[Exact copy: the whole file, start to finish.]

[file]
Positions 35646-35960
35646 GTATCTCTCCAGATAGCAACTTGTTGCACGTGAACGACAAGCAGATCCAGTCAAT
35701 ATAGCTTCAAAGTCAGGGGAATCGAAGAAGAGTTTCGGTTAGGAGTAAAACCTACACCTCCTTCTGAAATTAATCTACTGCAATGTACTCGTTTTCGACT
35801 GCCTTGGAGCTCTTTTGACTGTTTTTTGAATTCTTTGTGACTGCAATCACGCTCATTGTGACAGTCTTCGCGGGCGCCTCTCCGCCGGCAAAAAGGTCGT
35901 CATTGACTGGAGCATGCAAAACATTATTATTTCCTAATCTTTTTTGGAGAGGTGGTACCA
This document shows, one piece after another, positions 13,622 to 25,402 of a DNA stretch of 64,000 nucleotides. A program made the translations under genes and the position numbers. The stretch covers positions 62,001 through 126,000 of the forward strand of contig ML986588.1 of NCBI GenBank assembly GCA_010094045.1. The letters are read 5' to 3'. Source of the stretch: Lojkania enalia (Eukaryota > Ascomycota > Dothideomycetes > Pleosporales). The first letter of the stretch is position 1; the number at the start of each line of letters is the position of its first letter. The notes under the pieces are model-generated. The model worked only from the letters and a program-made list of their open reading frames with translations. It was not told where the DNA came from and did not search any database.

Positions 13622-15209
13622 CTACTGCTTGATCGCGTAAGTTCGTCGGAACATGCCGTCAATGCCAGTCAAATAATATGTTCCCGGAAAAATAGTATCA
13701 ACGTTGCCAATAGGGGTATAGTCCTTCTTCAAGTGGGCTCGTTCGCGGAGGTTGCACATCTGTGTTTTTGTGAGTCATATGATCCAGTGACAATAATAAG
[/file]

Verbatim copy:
Positions 35646-35960
35646 GTATCTCTCCAGATAGCAACTTGTTGCACGTGAACGACAAGCAGATCCAGTCAAT
35701 ATAGCTTCAAAGTCAGGGGAATCGAAGAAGAGTTTCGGTTAGGAGTAAAACCTACACCTCCTTCTGAAATTAATCTACTGCAATGTACTCGTTTTCGACT
35801 GCCTTGGAGCTCTTTTGACTGTTTTTTGAATTCTTTGTGACTGCAATCACGCTCATTGTGACAGTCTTCGCGGGCGCCTCTCCGCCGGCAAAAAGGTCGT
35901 CATTGACTGGAGCATGCAAAACATTATTATTTCCTAATCTTTTTTGGAGAGGTGGTACCA
This document shows, one piece after another, positions 13,622 to 25,402 of a DNA stretch of 64,000 nucleotides. A program made the translations under genes and the position numbers. The stretch covers positions 62,001 through 126,000 of the forward strand of contig ML986588.1 of NCBI GenBank assembly GCA_010094045.1. The letters are read 5' to 3'. Source of the stretch: Lojkania enalia (Eukaryota > Ascomycota > Dothideomycetes > Pleosporales). The first letter of the stretch is position 1; the number at the start of each line of letters is the position of its first letter. The notes under the pieces are model-generated. The model worked only from the letters and a program-made list of their open reading frames with translations. It was not told where the DNA came from and did not search any database.

Positions 13622-15209
13622 CTACTGCTTGATCGCGTAAGTTCGTCGGAACATGCCGTCAATGCCAGTCAAATAATATGTTCCCGGAAAAATAGTATCA
13701 ACGTTGCCAATAGGGGTATAGTCCTTCTTCAAGTGGGCTCGTTCGCGGAGGTTGCACATCTGTGTTTTTGTGAGTCATATGATCCAGTGACAATAATAAG